Notations on the subscriptions sheet at one time said, “Collected another $243” and in another place, “Paid Out $245; Unpaid $47; Log $15.65; Total $62.75”; indicating that the church, when completed, was in debt $62.75. This was promptly paid however as, when the writer first came to the river, she remembers being told by Mrs. Jesse Baker that the church was all built and paid for the first year.
In fact it had made such a good showing that the conference cut off its missionary money which was a great blow to them as they had practically impoverished themselves to accomplish what they had. In this connection let us remark that missionary money is customarily donated by the conference to new or financially embarrassed organizations until they are able to become self supporting. Also that the subscription list previously mentioned was headed by a gift from the conference of $100 as a starter.
The sun sinks low in the west; twilight falls; the first burns low, only a mass of glowing embers with an occasional spurt of flame fills the room with the light and shadows; and through the dusk come trooping forms of long ago. As I sit in reverie, one by one, the processions pass.
Ministers who have led their flocks through good times and bad: elders who have lent their absorbed attention and unremitting energy to the spiritual and material needs of the church; mothers who came faithfully each week with their young broods that they might receive the needed instruction that would ground their faith with strength to carry them on throughout the years; young people, craving the social atmosphere; wriggling boys and dainty, little misses in their Sunday best; those who received the accolade of spiritual triumph; those who came for baptism’ and those who came, wearing the badge of sorrow, to lay their dead before the altar, and who later, with anguished spirit, took them away again to the ‘acre on the hill.’ Memories both sweet and painful, come crowding in.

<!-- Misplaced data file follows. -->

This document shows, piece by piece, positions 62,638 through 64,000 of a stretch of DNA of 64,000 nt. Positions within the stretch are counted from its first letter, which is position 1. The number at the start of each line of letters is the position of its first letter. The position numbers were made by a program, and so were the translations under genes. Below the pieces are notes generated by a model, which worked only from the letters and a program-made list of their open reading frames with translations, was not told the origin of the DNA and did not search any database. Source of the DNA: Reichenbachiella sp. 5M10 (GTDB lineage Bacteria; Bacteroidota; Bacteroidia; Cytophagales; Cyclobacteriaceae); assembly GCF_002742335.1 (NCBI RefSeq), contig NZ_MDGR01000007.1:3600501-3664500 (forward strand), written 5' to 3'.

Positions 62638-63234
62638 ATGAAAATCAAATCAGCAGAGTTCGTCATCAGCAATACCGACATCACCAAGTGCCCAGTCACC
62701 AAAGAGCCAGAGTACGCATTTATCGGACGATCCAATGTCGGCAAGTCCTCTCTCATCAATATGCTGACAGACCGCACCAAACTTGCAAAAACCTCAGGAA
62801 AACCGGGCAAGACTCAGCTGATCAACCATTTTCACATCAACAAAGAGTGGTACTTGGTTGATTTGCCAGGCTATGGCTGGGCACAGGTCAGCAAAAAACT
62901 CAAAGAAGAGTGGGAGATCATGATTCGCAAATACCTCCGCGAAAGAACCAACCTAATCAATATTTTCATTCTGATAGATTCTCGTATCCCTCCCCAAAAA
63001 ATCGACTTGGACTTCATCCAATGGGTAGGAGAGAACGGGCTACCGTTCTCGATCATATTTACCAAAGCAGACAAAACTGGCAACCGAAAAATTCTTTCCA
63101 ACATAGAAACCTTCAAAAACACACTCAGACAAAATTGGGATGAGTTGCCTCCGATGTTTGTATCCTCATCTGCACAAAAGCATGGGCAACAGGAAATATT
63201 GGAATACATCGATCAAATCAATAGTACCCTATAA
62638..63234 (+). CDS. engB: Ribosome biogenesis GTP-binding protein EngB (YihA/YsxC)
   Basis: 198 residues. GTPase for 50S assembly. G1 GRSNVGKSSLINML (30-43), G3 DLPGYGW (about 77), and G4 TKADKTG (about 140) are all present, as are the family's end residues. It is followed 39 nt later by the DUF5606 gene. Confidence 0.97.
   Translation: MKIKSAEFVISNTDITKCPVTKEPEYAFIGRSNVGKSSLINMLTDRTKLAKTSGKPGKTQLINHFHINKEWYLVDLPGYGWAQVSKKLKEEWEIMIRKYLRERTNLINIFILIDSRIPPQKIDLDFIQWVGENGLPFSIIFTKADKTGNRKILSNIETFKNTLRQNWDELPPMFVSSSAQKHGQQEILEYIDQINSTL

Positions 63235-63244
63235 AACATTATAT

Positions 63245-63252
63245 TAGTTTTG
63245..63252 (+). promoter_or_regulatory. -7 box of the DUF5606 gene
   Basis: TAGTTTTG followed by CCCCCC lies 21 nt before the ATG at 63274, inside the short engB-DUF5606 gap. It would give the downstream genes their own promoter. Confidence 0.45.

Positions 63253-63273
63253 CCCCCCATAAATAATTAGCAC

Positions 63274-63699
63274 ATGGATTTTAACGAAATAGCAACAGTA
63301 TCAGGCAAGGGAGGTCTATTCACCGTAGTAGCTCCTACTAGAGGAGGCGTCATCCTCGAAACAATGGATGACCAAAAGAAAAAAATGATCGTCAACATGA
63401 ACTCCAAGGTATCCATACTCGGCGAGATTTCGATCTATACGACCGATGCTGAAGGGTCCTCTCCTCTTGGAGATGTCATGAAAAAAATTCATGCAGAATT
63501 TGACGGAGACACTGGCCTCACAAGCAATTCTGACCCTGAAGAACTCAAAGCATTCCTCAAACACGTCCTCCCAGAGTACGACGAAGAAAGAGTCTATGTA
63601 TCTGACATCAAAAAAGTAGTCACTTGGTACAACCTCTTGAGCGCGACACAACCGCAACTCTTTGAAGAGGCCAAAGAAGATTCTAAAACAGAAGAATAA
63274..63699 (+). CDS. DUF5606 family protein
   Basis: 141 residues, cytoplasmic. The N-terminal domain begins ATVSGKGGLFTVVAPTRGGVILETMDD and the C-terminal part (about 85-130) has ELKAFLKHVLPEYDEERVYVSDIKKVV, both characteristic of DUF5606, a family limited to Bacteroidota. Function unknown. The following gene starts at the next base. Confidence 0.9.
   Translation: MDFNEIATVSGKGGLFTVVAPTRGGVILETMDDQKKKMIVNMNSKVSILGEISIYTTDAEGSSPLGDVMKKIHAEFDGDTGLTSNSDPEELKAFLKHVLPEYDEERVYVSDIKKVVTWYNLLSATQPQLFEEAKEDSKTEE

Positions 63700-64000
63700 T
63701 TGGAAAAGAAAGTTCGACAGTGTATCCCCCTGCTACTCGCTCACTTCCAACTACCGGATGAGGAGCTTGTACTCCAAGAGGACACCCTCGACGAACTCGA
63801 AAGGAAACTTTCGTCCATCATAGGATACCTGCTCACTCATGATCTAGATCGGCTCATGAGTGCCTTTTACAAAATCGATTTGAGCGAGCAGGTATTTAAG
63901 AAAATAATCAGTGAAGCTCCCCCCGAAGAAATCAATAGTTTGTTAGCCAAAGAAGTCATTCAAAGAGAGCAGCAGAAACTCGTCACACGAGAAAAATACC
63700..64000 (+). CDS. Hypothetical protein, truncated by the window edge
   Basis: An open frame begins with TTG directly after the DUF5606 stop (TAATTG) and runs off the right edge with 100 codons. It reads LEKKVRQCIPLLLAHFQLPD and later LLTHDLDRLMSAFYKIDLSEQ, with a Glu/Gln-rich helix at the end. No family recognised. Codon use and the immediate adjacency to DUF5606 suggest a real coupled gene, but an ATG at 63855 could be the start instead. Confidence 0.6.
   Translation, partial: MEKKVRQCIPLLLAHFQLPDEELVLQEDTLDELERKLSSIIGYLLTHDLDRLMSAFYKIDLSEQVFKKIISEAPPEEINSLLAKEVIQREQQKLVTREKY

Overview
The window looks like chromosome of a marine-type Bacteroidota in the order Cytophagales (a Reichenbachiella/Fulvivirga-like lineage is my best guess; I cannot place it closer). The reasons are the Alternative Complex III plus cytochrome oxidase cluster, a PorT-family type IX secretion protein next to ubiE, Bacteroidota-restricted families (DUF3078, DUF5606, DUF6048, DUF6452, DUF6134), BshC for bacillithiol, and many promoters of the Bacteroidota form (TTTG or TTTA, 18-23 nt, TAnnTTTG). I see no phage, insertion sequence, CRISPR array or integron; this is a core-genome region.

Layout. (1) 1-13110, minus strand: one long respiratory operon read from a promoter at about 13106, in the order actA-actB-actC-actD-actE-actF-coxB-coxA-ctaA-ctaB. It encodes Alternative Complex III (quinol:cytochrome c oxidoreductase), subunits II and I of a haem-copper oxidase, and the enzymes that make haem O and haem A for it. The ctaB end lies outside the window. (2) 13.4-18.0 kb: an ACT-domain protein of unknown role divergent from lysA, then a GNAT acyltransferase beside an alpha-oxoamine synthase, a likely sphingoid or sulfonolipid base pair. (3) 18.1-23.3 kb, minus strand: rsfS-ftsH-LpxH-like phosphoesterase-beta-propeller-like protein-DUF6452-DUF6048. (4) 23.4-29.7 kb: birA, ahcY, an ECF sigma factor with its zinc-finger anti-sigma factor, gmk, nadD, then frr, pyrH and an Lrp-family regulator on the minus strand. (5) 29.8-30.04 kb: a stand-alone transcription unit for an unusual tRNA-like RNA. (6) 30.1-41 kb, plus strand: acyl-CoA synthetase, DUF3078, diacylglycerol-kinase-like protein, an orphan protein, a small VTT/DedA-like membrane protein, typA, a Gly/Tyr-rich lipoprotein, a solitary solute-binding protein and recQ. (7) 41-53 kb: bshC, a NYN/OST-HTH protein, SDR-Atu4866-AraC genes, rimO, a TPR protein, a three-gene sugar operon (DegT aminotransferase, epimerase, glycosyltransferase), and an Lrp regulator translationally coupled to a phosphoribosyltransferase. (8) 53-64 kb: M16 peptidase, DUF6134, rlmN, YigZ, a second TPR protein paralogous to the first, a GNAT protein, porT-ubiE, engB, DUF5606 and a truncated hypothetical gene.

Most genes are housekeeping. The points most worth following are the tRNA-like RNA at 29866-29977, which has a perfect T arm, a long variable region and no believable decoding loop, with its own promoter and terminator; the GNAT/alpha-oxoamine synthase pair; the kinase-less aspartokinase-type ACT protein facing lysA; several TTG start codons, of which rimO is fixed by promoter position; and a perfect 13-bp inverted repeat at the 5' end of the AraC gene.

Three generations have put their lives into this little church, and three generations have drunk of its strength and comfort.
Again my fancy takes me back to the days that are legendary, and also to those of which I have personal knowledge, for I am happy to say that I, too, have had my part in the keeping up of the little, white church. I, too, have given of my strength, and I, too, have found so many times, sanctuary there.
The procession moves on, three generations of Barrs, Bakers Blairs, Walkers, Brix’, Lawrence’s, Mcintosh’s, Granbergs, Durrahs, Hansens, Erps, Doslands, Nellie and Alice Emerson, Lena Hoeck, Mrs. W. F. Kessell, Majors, Richardsons, Minnie Rice, Houston Vaughns, Emma Barr, Rhoda Hudson—on and on they pass before me—Laughlins, Meserves, Chadwicks, Bashaws, Carruthers, Nellie and Swanhilde Ingermund. Lorine Olesons, Reeves, McGlump[two or three letters missing], Uncle Ed and Aunt Mary Sm[two or three letters missing, perhaps Smith], Kimbels, Brims, Hedges, D[one to three letters missing] Hall, Giffords, and Kellers.
Where are they? Some are still in the harness; come are still here but have grown indifferent; others have moved to far off places; and some of them are at rest on the hill top. But the warp and woof of their lives have been woven into the very fabric of the little church. The echo of their voices; the sound of their footsteps; their spiritual trials and triumphs; are preserved in the foundation, the roof, the walls, the floors, the pews, and the altar of the little church. Where else can one find the patens of memory so brightly burnished, so lustrous?
The years have come and gone. Tired hands have relinquished the torch to younger ones, and when these in turn must lay it down, there will be others to carry on.
Sunday school picnic, basket socials, chldren’s day programs, Christmas Trees, Easter services, cottage prayer meetings, the peal of the wedding march, cantatas, chicken-pie suppers, Ladies’ Aid dinners, and bazaars; all these the church has sponsored to fill the social, artistic, and spiritual needs of the community. I close my eyes and once again relive those days of yesterday.
Today the burden falls on the Barrs, Mathisens, Osterbergs, Forbergs, Johnsons, Munsons, Heidts, Kings, Scrimsher, Taylor, Kollenburn, Ordways, Minnie Anderson, Leonard Vaughn, Caroline Nelson, and others. That success may crown their efforts, that they may leave the best of themselves and find for themselves a blessing in the service of the little, white church, is the earnest wish of all.